Bevin Alexander – How Great Generals Win
Collected here are the stories of the most successful commanders of all time, among them Hannibal, Genghis Khan, Napoleon, Stonewall Jackson, Sherman, Rommel, Mao Zedong, who have demonstrated, at their own points in history, the strategic and tactical genius essential for victory. Ironically this virtue does not come naturally to military organizations, since more often than not the straight-ahead, narrow-thinking soldier will be promoted over his more lateral-minded, devious counterpart. Yet when the latter gets control, the results may be spectacular.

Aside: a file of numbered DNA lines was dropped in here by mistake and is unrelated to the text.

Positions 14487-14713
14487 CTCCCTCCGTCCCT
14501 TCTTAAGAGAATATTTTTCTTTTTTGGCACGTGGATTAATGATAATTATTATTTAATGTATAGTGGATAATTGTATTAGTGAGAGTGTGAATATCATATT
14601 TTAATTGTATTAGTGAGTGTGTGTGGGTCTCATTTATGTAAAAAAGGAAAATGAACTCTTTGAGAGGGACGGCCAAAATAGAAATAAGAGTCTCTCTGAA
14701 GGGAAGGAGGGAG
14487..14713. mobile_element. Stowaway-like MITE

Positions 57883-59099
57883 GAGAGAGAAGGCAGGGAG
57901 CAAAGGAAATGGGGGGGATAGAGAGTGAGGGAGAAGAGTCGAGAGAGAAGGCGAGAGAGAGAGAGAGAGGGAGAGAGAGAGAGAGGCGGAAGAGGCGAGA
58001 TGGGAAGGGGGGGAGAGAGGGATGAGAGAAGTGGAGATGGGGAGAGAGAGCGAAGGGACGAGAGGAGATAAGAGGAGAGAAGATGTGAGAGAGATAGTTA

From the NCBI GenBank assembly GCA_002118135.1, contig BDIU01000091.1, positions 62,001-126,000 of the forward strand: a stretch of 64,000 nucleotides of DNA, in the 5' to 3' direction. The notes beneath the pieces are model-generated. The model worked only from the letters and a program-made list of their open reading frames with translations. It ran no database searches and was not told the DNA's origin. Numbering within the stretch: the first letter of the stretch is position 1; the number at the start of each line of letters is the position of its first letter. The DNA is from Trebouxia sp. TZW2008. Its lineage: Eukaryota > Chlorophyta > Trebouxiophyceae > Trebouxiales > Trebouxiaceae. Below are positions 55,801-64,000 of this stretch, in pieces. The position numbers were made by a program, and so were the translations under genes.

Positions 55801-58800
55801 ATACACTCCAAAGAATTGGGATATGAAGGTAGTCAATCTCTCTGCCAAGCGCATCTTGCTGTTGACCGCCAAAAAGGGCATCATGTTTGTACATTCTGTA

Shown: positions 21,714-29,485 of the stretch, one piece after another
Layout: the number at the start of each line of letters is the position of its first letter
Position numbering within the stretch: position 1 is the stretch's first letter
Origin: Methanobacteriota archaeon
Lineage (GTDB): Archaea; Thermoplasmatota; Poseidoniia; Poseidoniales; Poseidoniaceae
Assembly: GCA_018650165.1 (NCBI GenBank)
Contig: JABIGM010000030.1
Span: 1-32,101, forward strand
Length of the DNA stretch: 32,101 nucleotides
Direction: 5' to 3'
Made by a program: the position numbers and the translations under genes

Alexander ( Korea: The First War We Lost ) reveals how some of the great military men of history applied common-sense principles of warfare that “nearly always will secure victory.” Relying on deception, these generals usually won their campaigns with a surprise attack on the enemy’s rear or flank. Leaving aside the killed-and-wounded advantage of such maneuvers, Alexander emphasizes the decisive psychological effect on enemy soldiers and their commanders. Generals whose deceptive, indirect, surprise tactics are considered here include Scipio Africanus (“The General Who Beat Hannibal”), Genghis Khan, Napoleon Bonaparte, Stonewall Jackson, William Tecumseh Sherman (“The General Who Won the Civil War”), Mao Zedong, Erwin Rommel and Douglas MacArthur. Alexander makes the interesting point that these principles are for the most part self-evident, yet most generals ignore them in favor of the direct frontal assault. He is surprisingly critical of the Confederacy’s icon, Robert E. Lee, for his tendency to resort to direct (and costly) methods such as Pickett’s charge at Gettysburg. He calls MacArthur “a military Dr. Jekyll and Mr. Hyde, capable of both brilliant strategic insight and desolating error.” This study is essential reading for students of military strategy and tactics.